Ex-police detective's informants file claims against city of SLO

Two informants for former SLO police official convicted of extorting his sources seek money from city

acornejo@thetribunenews.comJanuary 6, 2014 

April Stewart

Two informants of a former San Luis Obispo Police Department detective who extorted sources while working on a narcotics task force are seeking an undisclosed financial settlement from the city.

Kip Holland and his girlfriend, April Stewart, who aided former detective Cory Pierce in acquiring cash, oxycodone and heroin, allege that they were forced into indentured servitude, which included being kept addicted to drugs and engaging in dangerous and illegal activities.

The claims, both filed by attorney Stephen Dunkle of Sanger Swysen and Dunkle in Santa Barbara, will be discussed by the San Luis Obispo City Council in closed session Tuesday night.

The council will assess the merits of the claims and evaluate the options related to the case. If the council denies the claims, a lawsuit may follow. The council can also direct staff to negotiate a settlement or defend the case in court should a lawsuit be filed.

Dunkle declined to comment because the case is pending.

Both claims were filed as unlimited civil cases seeking more than $25,000 each.

“We don’t have a clear demand from them in terms of what the dollar amount they are looking for is,” said Christine Dietrick, city attorney.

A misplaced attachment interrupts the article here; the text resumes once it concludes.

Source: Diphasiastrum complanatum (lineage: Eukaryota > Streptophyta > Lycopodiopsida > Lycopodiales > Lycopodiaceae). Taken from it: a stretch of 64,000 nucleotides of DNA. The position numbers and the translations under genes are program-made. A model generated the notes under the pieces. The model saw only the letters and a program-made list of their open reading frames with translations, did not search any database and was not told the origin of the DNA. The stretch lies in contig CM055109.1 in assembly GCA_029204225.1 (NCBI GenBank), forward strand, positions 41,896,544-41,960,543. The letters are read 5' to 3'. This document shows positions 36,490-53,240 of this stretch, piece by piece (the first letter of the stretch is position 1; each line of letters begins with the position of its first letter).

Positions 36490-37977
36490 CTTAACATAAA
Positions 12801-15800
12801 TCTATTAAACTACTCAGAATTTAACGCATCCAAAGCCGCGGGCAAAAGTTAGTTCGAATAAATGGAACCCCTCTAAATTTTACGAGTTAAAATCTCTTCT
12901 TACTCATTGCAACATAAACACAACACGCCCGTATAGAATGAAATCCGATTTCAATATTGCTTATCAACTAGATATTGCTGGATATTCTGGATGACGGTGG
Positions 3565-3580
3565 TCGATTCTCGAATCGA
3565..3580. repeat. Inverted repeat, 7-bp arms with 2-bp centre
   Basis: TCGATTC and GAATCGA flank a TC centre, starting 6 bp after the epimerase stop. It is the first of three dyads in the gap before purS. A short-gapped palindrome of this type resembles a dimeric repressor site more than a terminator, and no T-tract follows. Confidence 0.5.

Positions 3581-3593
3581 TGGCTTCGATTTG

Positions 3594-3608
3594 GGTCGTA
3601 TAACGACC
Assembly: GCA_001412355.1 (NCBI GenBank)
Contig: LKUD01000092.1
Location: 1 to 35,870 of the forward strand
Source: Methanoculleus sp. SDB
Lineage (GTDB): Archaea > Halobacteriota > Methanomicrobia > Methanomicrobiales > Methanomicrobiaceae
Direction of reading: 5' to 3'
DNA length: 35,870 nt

Dietrick said claims such as those filed by Holland and Stewart alleging abuse of authority are rare and that she does not anticipate any other claims related to Pierce’s actions to be filed against the city.

In December, Pierce, 40, was sentenced to 18 months in federal prison for extorting sources he cultivated while working on the San Luis Obispo County Sheriff’s Office narcotics task force. He is scheduled to begin serving his sentence Jan. 27.

Pierce, who joined the San Luis Obispo Police Department in 2006, was arrested by FBI agents in February and indicted in March by a federal grand jury in Los Angeles on one count of bribery and one count of extortion. He pleaded not guilty to bribery but pleaded guilty to extortion as part of a plea bargain.

Pierce admitted that while assigned to the Sheriff’s Office narcotics task force, he cultivated Holland, who had been arrested for heroin possession, and Holland’s girlfriend, Stewart, as his sources.

Pierce obtained painkillers from the pair in exchange for providing them with placebo oxycodone pills they could sell.

Holland and Stewart, who is in County Jail on several charges including grand theft and receiving known stolen property, cooperated with the FBI’s investigation by recording conversations with Pierce that led to his arrest. Pierce’s illegal activities allegedly continued for as long as two years. Stewart told investigators that Pierce gave her methamphetamine on several occasions, sometimes still in the evidence bags.

Reach AnnMarie Cornejo at 781-7939. Stay updated by following @a_cornejo on Twitter.

The Tribune is pleased to provide this opportunity to share information, experiences and observations about what's in the news. Some of the comments may be reprinted elsewhere in the site or in the newspaper. We encourage lively, open debate on the issues of the day, and ask that you refrain from profanity, hate speech, personal comments and remarks that are off point. Thank you for taking the time to offer your thoughts.

Commenting FAQs | Terms of Service